When the U.S. Supreme Court created the Fourth Amendment exclusionary rule in Weeks v. U.S. (1914) and began applying it to the states in Mapp v. Ohio (1961), the theory was that by suppressing evidence gained by unreasonable searches and seizures, courts would deter police officers from violating the Fourth Amendment.

What the exclusionary rule has actually meant in practice is that thousands (maybe millions) of criminals have been able to stop the prosecution from using critical evidence of their guilt to hold them accountable for their crimes. In the famous words of a 1926 court decision, "The criminal goes free because the constable has blundered." (People v. Defore)

In the years since the rule was first announced, the Supreme Court has acknowledged that in some circumstances, suppression of evidence would not deter police misconduct. In such cases, the exclusionary rule is not to be invoked. Examples include good-faith mistakes in obtaining search warrants (U.S. v. Leon) and in serving them (Maryland v. Garrison; Hudson v. Michigan), enforcement of statutes later invalidated by court rulings (Michigan v. DeFillippo; Illinois v. Krull), reasonable reliance on someone's apparent authority to consent to a search (Illinois v. Rodriguez), and misidentification of a person named in an arrest warrant (Hill v. California).

Suppression is also inappropriate if the evidence was derived from an "independent source," would have been located by "inevitable discovery," or followed an intervening act that "attenuated the taint" from an earlier constitutional violation.

The Supreme Court has added one more situation to the list of exceptions to the exclusionary rule: where officers reasonably rely on information coming through "official channels" and that information turns out to be erroneous, it is not necessary to suppress resulting evidence, since there is no misconduct to deter. The court has considered mistakes originating from court personnel and from law enforcement personnel.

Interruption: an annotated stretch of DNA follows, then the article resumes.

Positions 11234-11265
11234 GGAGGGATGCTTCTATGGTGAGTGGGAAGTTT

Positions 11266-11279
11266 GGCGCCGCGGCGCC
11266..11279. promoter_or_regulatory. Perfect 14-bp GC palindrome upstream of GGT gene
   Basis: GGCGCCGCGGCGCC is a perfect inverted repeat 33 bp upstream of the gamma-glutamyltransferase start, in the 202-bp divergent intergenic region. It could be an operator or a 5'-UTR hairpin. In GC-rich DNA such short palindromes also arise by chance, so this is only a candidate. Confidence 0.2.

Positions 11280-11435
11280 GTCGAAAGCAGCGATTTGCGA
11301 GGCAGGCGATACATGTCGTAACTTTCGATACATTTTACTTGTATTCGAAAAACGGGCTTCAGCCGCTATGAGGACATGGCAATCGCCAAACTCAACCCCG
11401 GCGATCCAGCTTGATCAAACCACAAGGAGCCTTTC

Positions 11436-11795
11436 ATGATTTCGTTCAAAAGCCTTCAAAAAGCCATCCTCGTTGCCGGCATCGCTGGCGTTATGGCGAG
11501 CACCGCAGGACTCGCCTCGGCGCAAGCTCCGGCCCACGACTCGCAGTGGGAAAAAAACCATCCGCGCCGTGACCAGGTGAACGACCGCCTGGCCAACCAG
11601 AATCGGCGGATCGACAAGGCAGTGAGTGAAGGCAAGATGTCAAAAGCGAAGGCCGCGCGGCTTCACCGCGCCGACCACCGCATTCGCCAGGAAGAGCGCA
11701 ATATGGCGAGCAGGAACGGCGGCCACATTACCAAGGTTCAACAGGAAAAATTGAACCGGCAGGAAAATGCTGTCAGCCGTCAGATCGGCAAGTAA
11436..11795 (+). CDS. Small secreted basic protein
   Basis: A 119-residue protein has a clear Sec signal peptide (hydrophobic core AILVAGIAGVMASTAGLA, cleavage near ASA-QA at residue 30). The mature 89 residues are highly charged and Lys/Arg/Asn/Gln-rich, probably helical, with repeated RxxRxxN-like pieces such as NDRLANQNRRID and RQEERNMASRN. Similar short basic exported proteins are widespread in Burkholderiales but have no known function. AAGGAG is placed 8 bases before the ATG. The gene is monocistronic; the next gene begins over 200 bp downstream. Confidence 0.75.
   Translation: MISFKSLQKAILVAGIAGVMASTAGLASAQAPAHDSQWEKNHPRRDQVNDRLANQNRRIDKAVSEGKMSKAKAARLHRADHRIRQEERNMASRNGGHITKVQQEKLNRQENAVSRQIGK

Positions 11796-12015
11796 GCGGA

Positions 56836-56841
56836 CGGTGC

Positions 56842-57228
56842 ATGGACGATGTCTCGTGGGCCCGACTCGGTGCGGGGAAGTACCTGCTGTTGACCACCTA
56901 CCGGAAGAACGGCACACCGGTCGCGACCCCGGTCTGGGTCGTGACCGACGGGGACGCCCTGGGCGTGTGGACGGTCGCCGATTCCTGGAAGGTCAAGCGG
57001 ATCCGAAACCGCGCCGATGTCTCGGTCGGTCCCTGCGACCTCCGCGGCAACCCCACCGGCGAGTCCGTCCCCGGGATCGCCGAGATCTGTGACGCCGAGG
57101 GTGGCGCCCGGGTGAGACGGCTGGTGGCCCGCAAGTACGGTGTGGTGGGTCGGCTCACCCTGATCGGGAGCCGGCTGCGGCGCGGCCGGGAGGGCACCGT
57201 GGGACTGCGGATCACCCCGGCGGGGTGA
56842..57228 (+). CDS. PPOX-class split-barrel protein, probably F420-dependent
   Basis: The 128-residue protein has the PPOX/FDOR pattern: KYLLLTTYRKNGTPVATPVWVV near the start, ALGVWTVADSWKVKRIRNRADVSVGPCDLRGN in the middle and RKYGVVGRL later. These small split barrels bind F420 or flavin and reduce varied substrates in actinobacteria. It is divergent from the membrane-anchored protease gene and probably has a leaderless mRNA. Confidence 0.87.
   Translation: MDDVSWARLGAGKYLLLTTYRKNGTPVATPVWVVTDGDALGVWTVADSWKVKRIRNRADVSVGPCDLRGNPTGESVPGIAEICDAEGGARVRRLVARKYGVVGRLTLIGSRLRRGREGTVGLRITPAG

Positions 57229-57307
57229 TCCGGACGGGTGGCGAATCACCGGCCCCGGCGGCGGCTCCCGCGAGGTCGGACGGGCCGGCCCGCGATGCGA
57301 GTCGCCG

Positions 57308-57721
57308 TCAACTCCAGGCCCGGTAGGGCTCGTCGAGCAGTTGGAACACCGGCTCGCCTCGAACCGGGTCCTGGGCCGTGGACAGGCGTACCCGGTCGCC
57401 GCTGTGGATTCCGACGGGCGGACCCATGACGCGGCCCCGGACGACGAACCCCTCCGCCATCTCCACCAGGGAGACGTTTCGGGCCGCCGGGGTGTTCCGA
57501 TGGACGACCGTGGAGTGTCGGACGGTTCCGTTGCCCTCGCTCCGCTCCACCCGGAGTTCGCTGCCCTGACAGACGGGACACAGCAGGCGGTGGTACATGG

Arizona v. Evans

Phoenix officers stopped Isaac Evans for a traffic violation. Using their mobile computer terminal, they entered Evans' name and DOB into a database that showed an outstanding arrest warrant. When they searched his car incident to arrest, officers found drugs. Evans was subsequently prosecuted on the drug charge. But he moved to suppress the evidence, because the arrest warrant on which he was arrested had in fact been quashed before his arrest. Through clerical error, court personnel had failed to correct the database entry showing an outstanding warrant.

The trial judge ordered suppression, and the Arizona Supreme Court upheld this order on Fourth Amendment grounds. The State appealed to the U.S. Supreme Court, arguing that excluding the evidence of Evans' guilt could not deter clerical error in the judicial branch of government and that the police were not guilty of any misconduct for relying in good faith on information received through official channels.

The U.S. Supreme Court agreed and reversed the suppression order, holding that the exclusionary rule should not be applied in such circumstances. Said the court: "The exclusionary rule was historically designed as a means of deterring police misconduct, not mistakes by court employees. The threat of exclusion of evidence could not be expected to deter such individuals from failing to inform police officials that a warrant had been quashed. There is no indication that the arresting officer was not acting objectively reasonably when he relied upon the computer record. [Our precedents support] a categorical exception to the exclusionary rule for clerical errors of court employees." (Arizona v. Evans)

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Herring v. U.S.

For many years, most lower courts ruled that the Evans exception should only apply to judicial errors, but not to innocent mistakes made by other members of the law enforcement community, including outside agencies, parole and probation officers, correctional officers, and others. Many court decisions ordered evidence suppressed when official misinformation came from reliable sources outside the judicial branch.